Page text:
COVID-19 & Coronavirus
The rapid changes occurring around us and the uncertainty of our lives has the potential to change how we think and feel. Anxiety and depressive are two conditions that are exacerbated by the effects of isolation, changes to routine, and the fear of uncertainty and the unknown.
Luckily, there are things you can do – we’ve put together 7 proven ways to beat depression during the pandemic here.
Depression can result when we are isolated, or under increased threat for an extended period of time. It can cause reduced motivation to do things like work or talk to friends, we can lose interest and pleasure in things we previously enjoyed, and we can begin to think more negatively about our lives and our future and feel hopeless.
For people who already have depression, the massive changes and effects of isolation caused by the pandemic and government restrictions can make things worse. That’s why it’s important to get the right help, and you can now do this from the comfort of your home via telehealth (link to telehealth).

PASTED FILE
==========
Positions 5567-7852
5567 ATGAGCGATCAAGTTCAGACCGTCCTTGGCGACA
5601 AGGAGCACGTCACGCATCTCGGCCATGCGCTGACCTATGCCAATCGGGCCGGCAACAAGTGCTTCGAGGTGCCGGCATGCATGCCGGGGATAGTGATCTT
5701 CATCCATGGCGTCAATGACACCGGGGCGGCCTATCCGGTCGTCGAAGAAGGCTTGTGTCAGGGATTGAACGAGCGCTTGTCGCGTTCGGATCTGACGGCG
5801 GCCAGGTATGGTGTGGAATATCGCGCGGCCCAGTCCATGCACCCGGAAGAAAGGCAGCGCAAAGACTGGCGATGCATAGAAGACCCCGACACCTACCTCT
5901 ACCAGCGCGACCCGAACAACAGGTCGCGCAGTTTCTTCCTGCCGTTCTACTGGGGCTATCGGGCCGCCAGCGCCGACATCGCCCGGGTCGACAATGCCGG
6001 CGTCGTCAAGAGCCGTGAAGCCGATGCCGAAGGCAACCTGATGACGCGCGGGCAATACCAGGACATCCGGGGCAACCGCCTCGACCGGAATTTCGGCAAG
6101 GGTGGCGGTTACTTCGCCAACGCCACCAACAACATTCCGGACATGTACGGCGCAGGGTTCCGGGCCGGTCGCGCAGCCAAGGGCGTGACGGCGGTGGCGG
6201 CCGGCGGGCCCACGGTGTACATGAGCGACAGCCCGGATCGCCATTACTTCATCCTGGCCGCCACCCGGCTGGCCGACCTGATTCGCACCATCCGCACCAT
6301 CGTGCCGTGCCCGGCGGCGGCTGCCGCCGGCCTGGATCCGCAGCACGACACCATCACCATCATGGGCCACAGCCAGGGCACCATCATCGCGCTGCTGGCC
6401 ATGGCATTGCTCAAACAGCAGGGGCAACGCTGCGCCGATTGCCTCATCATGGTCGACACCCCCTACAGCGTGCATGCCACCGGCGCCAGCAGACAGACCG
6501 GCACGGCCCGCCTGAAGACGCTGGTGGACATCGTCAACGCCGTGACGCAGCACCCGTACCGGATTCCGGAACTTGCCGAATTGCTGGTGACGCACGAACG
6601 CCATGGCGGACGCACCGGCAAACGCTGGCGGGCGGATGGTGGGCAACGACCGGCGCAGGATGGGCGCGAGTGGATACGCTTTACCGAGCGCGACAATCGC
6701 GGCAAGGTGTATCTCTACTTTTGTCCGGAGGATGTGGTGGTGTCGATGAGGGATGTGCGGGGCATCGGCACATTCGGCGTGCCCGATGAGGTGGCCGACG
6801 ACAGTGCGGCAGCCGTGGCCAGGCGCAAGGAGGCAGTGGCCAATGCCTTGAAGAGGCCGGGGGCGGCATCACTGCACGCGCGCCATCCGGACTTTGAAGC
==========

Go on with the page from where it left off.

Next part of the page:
Anxiety is probably more contagious that COVID-19 itself. Seeing empty shelves in supermarkets, hearing fearful reactions from others, and being in a constant state of alertness can be enough to overwhelm us. Sometimes our thinking and fears can get the better of us, and this cycle can be hard to break out of.
Common symptoms can include: Shortness of breath, tightness in the chest, difficulty relaxing or unwinding, constant preoccupation with the news or thinking about the future, difficulty sleeping, and feeling alert.
There are things you can do to treat this, and talking to a psychologist is a great starting point.
OCD and COVID-19
OCD is an obsessive compulsive disorder marked by intrusive thinking and the need to perform patterns of behaviour (or rituals) to control thoughts and feelings. These can include thoughts of contamination, and the desire to wash or check things regularly; but can also include other fears that seem to only get better through performing a ritual or action.
The stress caused by COVID-19 is more than enough to spark a sharp rise in OCD symptoms. If you’re experiencing a relapse, or worsening of your experiences, it is essential to seek help. A psychologist can help you to recover and will equip you with tools and strategies to manage this condition.
For more information, get in touch with us today